She said it took years to build enough self-confidence to speak up. “I said, ‘I want to go to depositions, to parallel trials, to go to lunch with the senior partners,'” sharing her story. “I have proactively researched these experiences and I don’t know if I would have had the courage to do it if I hadn’t seen them happen.”
She began to change her appearance at work.
“It felt like being comfortable with braids… not appearing like I needed to squeeze or relax my hair,” she said. “I could wear colors, be vibrant, you know, just be who I was.”
Wimes eventually became a partner. Now, at 54, she is Senior Vice President and Head of Equity and Inclusion at Children’s Mercy Hospital.
Myles Durkee, professor of psychology at the University of Michigan, studies the ways in which black professionals feel the need to change to adapt to work, commonly referred to as code switching.
The results of his studies revealed contradictions. For example, he found that black and white respondents believed that black professionals cannot talk like they do with other black people if they want to be respected in a predominantly white workplace.
But when he looked at the gender demographics, he found disagreement over the issue of hair styles. White women said they think it is unprofessional for black women to wear natural hairstyles at work.
“This is where a lot of racial stereotypes came into play,” he said. “When we asked white women specifically, why do they feel this way about natural hair…
While every black woman I spoke with said stereotypes affected their work experience, it’s impossible to generalize among a demographic.
Porcia Block, 45, who was promoted earlier this year to senior vice president and auditor general of the Federal Reserve Bank of Kansas City, felt the impact of her race and gender as a pressure to be efficient.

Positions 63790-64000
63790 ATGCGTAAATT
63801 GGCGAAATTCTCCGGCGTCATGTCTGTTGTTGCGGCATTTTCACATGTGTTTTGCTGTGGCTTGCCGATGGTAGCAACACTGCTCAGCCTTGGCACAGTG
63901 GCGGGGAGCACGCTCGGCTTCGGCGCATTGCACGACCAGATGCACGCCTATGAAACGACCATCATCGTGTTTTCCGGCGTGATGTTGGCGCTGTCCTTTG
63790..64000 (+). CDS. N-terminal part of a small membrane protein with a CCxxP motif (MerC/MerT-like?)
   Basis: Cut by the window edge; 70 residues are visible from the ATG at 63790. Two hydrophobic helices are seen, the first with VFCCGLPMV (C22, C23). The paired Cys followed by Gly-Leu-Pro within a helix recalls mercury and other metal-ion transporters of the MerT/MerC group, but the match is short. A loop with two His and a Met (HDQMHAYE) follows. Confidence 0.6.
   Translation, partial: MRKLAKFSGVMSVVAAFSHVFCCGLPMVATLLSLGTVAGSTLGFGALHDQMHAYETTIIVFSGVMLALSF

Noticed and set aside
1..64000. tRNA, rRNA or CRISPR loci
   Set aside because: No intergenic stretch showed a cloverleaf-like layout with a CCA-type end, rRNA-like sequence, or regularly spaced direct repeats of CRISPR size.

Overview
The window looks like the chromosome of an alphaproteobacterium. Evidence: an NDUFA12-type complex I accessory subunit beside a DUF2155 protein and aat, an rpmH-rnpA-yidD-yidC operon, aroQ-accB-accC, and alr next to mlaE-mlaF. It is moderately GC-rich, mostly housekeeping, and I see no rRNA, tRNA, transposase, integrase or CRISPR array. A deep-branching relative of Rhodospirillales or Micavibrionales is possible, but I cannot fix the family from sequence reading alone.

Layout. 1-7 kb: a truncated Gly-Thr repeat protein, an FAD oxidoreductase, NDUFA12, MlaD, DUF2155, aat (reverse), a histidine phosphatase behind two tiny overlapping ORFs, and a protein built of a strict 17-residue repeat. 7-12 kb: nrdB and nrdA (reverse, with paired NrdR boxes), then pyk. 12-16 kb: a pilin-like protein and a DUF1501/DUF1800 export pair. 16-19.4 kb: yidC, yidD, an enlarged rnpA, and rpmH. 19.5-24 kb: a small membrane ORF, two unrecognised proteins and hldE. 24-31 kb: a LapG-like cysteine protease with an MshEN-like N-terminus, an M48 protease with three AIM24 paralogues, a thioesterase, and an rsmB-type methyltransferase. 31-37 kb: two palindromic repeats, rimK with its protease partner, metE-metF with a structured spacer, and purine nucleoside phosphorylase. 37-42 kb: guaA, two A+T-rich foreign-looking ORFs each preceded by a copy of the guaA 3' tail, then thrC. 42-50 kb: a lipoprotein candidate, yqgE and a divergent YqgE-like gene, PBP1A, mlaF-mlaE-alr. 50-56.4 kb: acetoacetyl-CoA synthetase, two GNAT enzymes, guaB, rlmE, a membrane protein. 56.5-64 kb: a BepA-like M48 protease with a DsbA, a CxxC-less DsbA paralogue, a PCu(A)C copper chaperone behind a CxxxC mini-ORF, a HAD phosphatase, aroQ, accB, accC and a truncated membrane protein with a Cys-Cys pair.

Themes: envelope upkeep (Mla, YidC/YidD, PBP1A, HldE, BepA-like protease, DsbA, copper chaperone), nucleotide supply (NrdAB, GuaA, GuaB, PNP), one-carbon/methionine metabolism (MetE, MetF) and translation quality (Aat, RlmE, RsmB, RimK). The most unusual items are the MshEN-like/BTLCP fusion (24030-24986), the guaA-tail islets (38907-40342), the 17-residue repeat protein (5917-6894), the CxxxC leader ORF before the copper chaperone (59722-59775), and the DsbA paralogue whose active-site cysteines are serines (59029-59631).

“I often found myself being the only black woman in the room,” she said. “I always felt I really needed to bring my ‘A’ game.”
She said that mentors, black and white, were the key to her success. She plans to play a similar role for young black women interested in her field.
“You want to make sure the door stays open for others,” Block said. “You are not only on your own path, but you have to ask yourself ‘how can I set up opportunities for others to come out of it? “”
Love wins over hate
The adult children of Stites share that sense of responsibility that comes with opportunity and success.
The two eldest Sierra and Ailea Stites have both made career choices that tackle systemic racism in public health.
At one point in our conversation, I asked how they view racism in the workplace.
“It’s implied,” Sierra and her mother responded immediately, simultaneously. “If you weren’t a white journalist you would say, ‘Yeah sure, I get it,’ Sierra said.
Being a black professional is a daily and sometimes exhausting experience.
“What can you do to make it through the next day and what can you do to uplift the next person behind you?” ” she says. “I am aware that I have to send the elevator to the next person, especially when you have reached the level of success (my family) has.”
Sandra Stites and her family ended their Mother’s Day weekend Sunday at Community Christian Church in the Plaza. This was the first in-person service since the start of the pandemic.
All the women wore elegant Sunday hats, another Mother’s Day family tradition. He was not an imitation among the predominantly white congregation.
Stites stands out for another reason. Her husband, Dr. Steven Stites, is white.
Studies show the number of mixed marriages of black and white Americans has increased dramatically over the past 50 years. But Sandra and Stephen always knew they would face challenges as an interracial couple.
“We knew we had to be better than just a couple who loved each other very much,” said Sandra. “We knew it would be difficult, especially for the children. “
Steven Stites says their shared values of family, work, faith and love of the outdoors would support them. As for how others saw them, the common good that they see in most people will prevail.
“Love trumps hate,” he said. “What you need to do is make sure you try to do good things, and I think that sends a very powerful message to everyone.”
Under the Radar: Recogning Black Excellence is a KCUR series aimed at countering pervasive negative images of African Americans by showcasing black success stories in Kansas City.